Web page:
In the course of the lengthy discussions on a European corporation a number of criteria have been suggested. It has been proposed that only the larger corporations in the Common Market with a ' European outlook ' should be allowed to take on this new form. A counter proposal suggests that no barrier should be raised to corporations wishing to take on the new form. Another suggestion is that a minimum capital should be fixed [possibly $250.000 - 500,000). To avoid these somewhat arbitrary distinctions, a further proposal attempted to define a European corpora- tion as one with any of the following characteristics : branches in at least one country other than the parent country; financial interests in corporations in at least one country other than the parent country; financial control of at least one corporation in a country other than the parent country; quotation of shares of the corporation on stock exchanges of at least two countries.

Another set of criteria has been proposed by Jacques Maisonrouge, President of the IBM World Trade Corporation, namely: basic policies of the corporation must be applied to all its subsidiaries In order to create a world- wide image; the company must operate in a great number of countries at different stages of economic development; several of the subsidiaries must be complete industrial organizations (i.e. their activities must include research and development, manufacturing, sales and service); the subsidiaries must preferably be managed by nationals so that men of various nationalities can be trained for top jobs particularly at headquarters; stocks of the company should be quoted on the exchanges of the countries in which the company is active so that the capital is in effect multinational; the company must be a good citizen in every country in which it operates.

A more indirect approach has been made by Professor J Houssiaux of the Université de Nancy. He attempted to develop criteria to describe a national corporation and from this deduced criteria for a ' plurinational ' corporation. The criteria are : capital spread throughout the world through the intermediary of a variety of financial markets; ability to function in any region of the globe under the direction of a team of executives of a number of nationalities, within an organization conceived independently of the management techniques of a particular economy; activities oriented in terms of the world breakdown of the factors of production, whilst taking into account the long term evolution of this breakdown, as compared with the anticipated evolution of income and demand throughout the world.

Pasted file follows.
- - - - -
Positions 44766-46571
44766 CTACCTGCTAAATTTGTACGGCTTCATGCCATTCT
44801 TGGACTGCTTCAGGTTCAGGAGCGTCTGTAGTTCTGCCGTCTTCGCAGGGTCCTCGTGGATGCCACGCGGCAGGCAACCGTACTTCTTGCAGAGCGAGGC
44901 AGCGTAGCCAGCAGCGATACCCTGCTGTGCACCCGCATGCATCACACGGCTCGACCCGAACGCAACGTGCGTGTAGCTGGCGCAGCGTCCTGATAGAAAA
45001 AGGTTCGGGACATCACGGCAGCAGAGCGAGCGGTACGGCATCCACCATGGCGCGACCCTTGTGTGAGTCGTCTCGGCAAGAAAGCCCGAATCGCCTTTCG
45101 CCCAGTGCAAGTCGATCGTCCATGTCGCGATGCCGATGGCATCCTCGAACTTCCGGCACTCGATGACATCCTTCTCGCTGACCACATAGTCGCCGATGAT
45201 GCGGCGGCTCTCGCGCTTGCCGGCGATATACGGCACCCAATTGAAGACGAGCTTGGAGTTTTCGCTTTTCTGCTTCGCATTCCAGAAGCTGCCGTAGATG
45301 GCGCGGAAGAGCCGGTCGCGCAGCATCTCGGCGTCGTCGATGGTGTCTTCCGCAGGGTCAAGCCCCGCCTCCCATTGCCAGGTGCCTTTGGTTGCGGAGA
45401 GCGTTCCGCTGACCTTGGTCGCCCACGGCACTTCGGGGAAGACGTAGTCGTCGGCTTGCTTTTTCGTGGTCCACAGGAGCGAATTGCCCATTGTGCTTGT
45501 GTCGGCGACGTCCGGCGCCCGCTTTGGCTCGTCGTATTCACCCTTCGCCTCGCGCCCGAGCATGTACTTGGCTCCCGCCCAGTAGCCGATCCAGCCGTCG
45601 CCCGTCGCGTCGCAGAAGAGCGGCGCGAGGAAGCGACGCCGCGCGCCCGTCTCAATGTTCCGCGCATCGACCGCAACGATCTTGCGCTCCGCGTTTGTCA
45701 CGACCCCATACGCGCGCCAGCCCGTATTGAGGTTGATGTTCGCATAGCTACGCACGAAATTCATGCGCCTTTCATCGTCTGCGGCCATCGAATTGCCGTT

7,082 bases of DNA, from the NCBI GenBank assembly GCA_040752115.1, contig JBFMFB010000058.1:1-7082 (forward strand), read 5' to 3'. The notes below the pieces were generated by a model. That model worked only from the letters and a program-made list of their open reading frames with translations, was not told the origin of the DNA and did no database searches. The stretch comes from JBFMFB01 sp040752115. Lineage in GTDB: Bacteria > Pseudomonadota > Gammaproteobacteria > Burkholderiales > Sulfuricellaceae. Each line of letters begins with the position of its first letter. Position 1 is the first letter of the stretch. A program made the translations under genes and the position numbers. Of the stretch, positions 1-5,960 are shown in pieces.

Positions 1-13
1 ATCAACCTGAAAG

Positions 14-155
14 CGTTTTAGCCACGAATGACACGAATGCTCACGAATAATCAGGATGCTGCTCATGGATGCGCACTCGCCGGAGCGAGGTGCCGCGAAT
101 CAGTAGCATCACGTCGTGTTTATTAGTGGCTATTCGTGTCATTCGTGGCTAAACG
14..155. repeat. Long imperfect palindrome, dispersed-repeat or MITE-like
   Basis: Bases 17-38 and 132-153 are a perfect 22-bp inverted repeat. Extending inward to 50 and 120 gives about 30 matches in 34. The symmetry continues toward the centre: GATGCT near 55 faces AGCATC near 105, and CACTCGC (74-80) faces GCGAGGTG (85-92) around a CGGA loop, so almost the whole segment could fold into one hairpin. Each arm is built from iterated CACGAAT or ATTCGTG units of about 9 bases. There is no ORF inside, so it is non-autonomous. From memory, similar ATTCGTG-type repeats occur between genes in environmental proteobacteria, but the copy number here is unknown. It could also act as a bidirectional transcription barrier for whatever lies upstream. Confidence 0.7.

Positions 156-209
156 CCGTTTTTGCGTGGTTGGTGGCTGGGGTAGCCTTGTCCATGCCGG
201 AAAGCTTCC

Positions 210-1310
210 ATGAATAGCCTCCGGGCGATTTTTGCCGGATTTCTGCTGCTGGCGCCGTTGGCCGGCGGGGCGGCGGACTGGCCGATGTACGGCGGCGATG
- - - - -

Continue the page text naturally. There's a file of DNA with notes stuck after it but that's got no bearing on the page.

Professor Houssiaux notes three conditions as essential for the establishment and development of such enterprises. These are : unity of management policy and organization as a guide to the major decisions governing the growth of the enterprise (including : consolidated balance sheet for the entire group; reinvestment of profits from individual subsidiaries based on needs of corporation as a whole; continual modifications and extensions to group structure; organization of transfers and collective services on a global basis within the group); global conception of development and trade relations; and an environment with institutions based on internationalism.

Attention so far has been concentrated on the better known types of profit corporation which are owned by private shareholders. There is however a large group of mixed government-private corporations, cooperatives, ' associations ', ' societies ', and other organizations which may not use terms in their titles which have any connection with profit-making operations, although this represents a principal aim.

The fundamental question which must be answered in order to establish criteria is which groups are to be considered as members of any such organization. Studies to date have generally assumed that an organization Is multinational because it operates in a number of countries, i.e. the subsidiaries are treated as a type of member. To be consistent with the other forms of organization listed in this Yearbook, the logical requirement is that the stockholders should be considered as members. These are the persons who vote according to the rules of the organization to elect the directors, etc.. in nearly the same fashion as do the members of other international organizations. Logically it is therefore the nationality of these members which qualifies the organization as an international one.